A smart album with the criteria “Photo,” “is,” and “tagged with GPS” gathers all your GPS-tagged images. Add another row of criteria, say, with “Text,” “includes,” “Manhattan,” with the Match menu set to all creates an album with all the pictures you’ve taken (and will take) in Manhattan, New York, excluding any that contain Manhattan elsewhere in their metadata—say, in a description describing the famous cocktail you enjoyed at dinner.
If you (wisely) use keywords and you frequently use the search field to find certain ones, create a smart album that gathers them instead. That way you get all the images that currently have the keyword(s), as well as any future images you apply those keywords to. So if you keyword your flower shots with flower, create a smart album with the criteria “Keyword,” “includes,” and “flower.” To find your macro flower shots, add another row with the criteria “Lens,” “includes,” and “Lensbaby Muse” (or whatever macro lens you use), and then set the Match menu to all.

There’s even more on this subject at Macworld.

Five Tip Friday ~ Photos on Mac and iOS

Show the Sidebar
Show the Sidebar

1/ Find your images on a map — With the Info pane visible (from the Windows menu, choose Info), any image, video, or multiple selection that contains geotagging information will appear on a map at the pane’s bottom. With nothing selected, the Info pane shows the coarse placement of all photos in your library. You can zoom in to see fine detail about where images are clustered, but there’s no way to select a moment from that map – an oversight that will hopefully get corrected one day.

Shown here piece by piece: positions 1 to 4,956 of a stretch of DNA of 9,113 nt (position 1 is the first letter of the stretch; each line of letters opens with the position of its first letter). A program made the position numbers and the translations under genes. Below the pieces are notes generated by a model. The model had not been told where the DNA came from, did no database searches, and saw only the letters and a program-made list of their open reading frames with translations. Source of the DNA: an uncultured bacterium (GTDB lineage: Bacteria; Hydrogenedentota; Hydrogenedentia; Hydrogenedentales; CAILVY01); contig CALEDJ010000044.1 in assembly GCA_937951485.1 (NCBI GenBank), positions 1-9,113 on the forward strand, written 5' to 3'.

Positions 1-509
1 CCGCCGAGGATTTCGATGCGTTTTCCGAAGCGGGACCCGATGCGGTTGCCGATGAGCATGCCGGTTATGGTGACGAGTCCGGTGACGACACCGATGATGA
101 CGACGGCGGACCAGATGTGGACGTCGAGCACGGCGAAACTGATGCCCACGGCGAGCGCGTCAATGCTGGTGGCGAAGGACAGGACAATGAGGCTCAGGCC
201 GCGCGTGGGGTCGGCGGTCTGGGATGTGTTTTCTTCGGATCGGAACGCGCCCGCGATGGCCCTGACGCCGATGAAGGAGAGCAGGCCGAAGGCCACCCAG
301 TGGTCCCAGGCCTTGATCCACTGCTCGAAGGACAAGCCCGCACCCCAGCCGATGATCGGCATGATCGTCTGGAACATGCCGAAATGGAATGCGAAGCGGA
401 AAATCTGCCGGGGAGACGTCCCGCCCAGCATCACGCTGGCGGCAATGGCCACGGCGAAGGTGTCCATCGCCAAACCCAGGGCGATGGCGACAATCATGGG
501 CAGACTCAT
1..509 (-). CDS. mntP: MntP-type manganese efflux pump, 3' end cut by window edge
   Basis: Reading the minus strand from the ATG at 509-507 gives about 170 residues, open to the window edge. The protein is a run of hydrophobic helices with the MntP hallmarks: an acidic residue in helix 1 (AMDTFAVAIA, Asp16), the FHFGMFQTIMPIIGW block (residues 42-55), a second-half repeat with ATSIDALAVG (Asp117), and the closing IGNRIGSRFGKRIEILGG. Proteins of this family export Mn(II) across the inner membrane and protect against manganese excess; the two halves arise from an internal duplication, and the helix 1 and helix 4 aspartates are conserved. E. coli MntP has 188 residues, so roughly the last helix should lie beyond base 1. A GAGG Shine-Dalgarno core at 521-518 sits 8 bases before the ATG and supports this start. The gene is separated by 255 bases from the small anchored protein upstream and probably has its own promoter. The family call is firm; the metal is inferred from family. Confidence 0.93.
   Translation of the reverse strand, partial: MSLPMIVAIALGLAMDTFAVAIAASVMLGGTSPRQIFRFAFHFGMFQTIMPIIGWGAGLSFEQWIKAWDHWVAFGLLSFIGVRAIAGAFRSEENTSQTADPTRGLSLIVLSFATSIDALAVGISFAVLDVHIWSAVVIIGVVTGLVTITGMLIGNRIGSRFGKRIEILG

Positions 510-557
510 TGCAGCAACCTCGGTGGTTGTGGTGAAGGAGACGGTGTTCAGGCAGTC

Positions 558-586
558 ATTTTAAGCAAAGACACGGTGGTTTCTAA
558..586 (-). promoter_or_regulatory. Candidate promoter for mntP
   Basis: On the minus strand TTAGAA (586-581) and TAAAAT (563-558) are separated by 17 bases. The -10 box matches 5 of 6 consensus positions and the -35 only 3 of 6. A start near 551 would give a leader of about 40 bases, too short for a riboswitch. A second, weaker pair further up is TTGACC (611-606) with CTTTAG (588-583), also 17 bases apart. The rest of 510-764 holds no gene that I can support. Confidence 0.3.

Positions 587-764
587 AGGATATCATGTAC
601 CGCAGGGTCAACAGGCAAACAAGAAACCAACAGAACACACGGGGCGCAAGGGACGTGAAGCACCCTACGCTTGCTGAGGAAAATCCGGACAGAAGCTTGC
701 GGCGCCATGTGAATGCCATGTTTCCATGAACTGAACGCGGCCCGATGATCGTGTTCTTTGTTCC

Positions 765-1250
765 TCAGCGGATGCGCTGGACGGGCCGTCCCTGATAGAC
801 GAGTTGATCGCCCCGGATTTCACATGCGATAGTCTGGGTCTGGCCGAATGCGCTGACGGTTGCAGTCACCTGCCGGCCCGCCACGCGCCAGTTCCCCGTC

When viewing moments, if there are one or more geotagged media items in the set, the label for that place or range of places appears as the moment name in bold. To the right of the moment’s name, a broader place name appears in fainter type. Click that, and a full-window map shows all the moment’s photos.

2/ Organisation versus iPhoto — If you aren’t seeing a list of albums and other special items at the left of Photos, choose View > Show Sidebar.

3/ Time increments for Moments — You can show larger increments of time, up to years, and click the location. You can opt to show in larger or smaller groups by checking or unchecking the Summarize Photos option in Photos > Preferences in the General pane. (Photos automatically identifies moments: there’s no way to override and create them yourself.)